Marion Wilson-11.jpg
Marion Wilson-18.jpg

As the Environmental Artist at the McColl Center in Charlotte, North Carolina during Fall 2016 I used the “southern landscape” to talk about issues of housing and rapid-fire development of Charlotte’s city center; and the historically racist practice of red-lining whereby banks restrict housing loans to people of color. My community engagement project was held in partnership with the Urban Ministries Center art program where I led a Drop in Drawing Clinic in a renovated RV art and botany lab called MLAB that I brought down from Syracuse New York.

Within the first two weeks with the assistance of the of McColl Center, I was able to sit down with a developer who owned a 2.5 acre abandoned lot next door to Urban Ministries and get permission to use 900 North Tryon Street as a platform for my work. In collages I imagined blanketing the lot with a large bed of a red  - creating a metaphoric red stop sign to slow down and look at what we are actually doing with all of this development. I ran drawing clinics in the RV both looking closely through jewelers loops at species of urban mosses and grasses found on the lot; but also turning our viewfinders to the panoramic view of the city to re-imagine through sketches what we as artists, people who are served by the Urban Ministries and already use the lot; or anyone who feels resistance to development.

In my own studio practice I brought back barrels and bags of the red clay soil and rocks from a lot being developed near Alexandria Park – along the River Creek walk. In glass planters I grew three “cover crops”: crimson clover, winter rye and winter cow pea. Crimson Clover blooms a brilliant red in the Spring and all of the cover crops add nutrients to the soil and help with erosion in time that farmers use to grow crops in the Spring. I began making larger and larger containers and raised beds for the crops and eventually turned to the church pew fragments that I had brought down with me from a previous project. In a thin layer of local soil I grow these three crops as if they were paintings of the Southern landscape.

 As the Environmental Artist at the McColl Center in Charlotte, North Carolina during Fall 2016 I used the “southern landscape” to talk about issues of housing and rapid-fire development of Charlotte’s city center; and the historically racist practice of red-lining whereby banks restrict housing loans to people of color. My community engagement project was held in partnership with the Urban Ministries Center art program where I led a Drop in Drawing Clinic in a renovated RV art and botany lab called MLAB that I brought down from Syracuse New York.  Within the first two weeks with the assistance of the of McColl Center, I was able to sit down with a developer who owned a 2.5 acre abandoned lot next door to Urban Ministries and get permission to use 900 North Tryon Street as a platform for my work. In collages I imagined blanketing the lot with a large bed of a red  - creating a metaphoric red stop sign to slow down and look at what we are actually doing with all of this development. I ran drawing clinics in the RV both looking closely through jewelers loops at species of urban mosses and grasses found on the lot; but also turning our viewfinders to the panoramic view of the city to re-imagine through sketches what we as artists, people who are served by the Urban Ministries and already use the lot; or anyone who feels resistance to development.  In my own studio practice I brought back barrels and bags of the red clay soil and rocks from a lot being developed near Alexandria Park – along the River Creek walk. In glass planters I grew three “cover crops”: crimson clover, winter rye and winter cow pea. Crimson Clover blooms a brilliant red in the Spring and all of the cover crops add nutrients to the soil and help with erosion in time that farmers use to grow crops in the Spring. I began making larger and larger containers and raised beds for the crops and eventually turned to the church pew fragments that I had brought down with me from a previous project. In a thin layer of local soil I grow these three crops as if they were paintings of the Southern landscape.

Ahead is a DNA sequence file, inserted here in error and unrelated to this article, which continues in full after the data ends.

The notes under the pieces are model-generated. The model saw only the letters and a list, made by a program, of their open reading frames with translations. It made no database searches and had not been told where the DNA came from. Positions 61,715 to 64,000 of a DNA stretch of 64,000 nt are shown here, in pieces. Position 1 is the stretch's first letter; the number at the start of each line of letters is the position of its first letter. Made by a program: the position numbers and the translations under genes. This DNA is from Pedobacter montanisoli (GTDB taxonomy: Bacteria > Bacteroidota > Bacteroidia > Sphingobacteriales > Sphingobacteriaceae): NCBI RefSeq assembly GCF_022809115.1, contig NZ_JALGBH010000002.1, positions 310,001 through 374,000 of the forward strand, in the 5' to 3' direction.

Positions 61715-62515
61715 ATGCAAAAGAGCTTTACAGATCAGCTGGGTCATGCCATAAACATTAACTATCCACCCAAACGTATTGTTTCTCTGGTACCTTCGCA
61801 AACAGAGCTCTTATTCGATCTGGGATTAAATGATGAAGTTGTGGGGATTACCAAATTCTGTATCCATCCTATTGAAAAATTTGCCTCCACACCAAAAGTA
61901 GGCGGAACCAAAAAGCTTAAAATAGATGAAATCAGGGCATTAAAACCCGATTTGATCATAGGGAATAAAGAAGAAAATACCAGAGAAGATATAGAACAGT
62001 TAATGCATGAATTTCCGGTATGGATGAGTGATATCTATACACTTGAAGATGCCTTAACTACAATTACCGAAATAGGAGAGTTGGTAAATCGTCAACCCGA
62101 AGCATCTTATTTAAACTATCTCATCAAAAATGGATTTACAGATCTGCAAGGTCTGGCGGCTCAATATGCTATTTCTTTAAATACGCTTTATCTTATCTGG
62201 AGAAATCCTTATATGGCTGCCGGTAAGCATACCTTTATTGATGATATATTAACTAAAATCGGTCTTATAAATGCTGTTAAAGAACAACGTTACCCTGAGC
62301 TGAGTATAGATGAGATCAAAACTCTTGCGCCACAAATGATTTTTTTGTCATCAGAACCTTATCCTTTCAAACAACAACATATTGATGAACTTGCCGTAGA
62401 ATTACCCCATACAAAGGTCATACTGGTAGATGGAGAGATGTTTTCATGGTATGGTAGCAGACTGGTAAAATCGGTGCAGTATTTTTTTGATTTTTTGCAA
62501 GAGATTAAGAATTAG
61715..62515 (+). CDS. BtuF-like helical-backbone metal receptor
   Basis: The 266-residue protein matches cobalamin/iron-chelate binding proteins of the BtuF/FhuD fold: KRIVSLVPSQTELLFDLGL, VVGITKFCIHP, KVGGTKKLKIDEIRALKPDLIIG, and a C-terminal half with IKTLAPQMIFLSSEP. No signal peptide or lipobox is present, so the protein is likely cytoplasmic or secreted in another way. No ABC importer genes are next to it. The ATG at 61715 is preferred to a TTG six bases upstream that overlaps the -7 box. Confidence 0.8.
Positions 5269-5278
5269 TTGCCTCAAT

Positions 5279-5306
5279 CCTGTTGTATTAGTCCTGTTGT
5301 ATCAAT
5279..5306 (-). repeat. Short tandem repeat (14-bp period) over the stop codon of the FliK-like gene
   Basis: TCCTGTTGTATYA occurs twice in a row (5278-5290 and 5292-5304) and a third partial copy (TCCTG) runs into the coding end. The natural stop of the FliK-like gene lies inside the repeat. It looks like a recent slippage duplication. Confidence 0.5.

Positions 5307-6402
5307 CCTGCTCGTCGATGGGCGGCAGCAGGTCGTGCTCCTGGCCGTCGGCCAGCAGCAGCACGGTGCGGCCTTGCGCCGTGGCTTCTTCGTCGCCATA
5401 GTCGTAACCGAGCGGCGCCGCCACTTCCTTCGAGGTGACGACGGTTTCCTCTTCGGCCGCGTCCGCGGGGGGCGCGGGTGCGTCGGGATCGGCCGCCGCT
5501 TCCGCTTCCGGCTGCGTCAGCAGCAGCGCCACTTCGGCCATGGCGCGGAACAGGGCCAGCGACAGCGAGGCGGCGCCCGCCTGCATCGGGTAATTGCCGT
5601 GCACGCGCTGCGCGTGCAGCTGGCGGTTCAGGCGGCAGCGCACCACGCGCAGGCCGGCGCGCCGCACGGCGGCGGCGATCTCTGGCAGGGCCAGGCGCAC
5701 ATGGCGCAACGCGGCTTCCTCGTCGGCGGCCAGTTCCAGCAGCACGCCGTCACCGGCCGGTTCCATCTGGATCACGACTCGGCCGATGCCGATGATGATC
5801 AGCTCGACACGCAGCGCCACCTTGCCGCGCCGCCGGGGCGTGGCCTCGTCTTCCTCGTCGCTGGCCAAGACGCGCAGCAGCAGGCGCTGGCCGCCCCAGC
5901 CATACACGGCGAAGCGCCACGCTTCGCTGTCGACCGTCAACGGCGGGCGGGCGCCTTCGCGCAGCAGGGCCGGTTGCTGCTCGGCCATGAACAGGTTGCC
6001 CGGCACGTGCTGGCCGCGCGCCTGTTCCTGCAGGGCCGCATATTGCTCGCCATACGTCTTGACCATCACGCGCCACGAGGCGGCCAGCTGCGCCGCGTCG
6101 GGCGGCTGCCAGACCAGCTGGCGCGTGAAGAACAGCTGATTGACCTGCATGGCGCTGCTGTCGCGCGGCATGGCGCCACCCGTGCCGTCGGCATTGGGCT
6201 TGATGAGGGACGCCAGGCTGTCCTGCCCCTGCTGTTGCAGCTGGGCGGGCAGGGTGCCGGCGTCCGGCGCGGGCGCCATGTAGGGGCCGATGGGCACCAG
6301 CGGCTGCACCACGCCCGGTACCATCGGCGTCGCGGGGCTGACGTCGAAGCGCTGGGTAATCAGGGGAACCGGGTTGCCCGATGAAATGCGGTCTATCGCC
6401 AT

Marion Wilson-22.jpg
Marion Wilson-4.jpg
Marion Wilson-6.jpg
Marion Wilson-11.jpg
Marion Wilson-18.jpg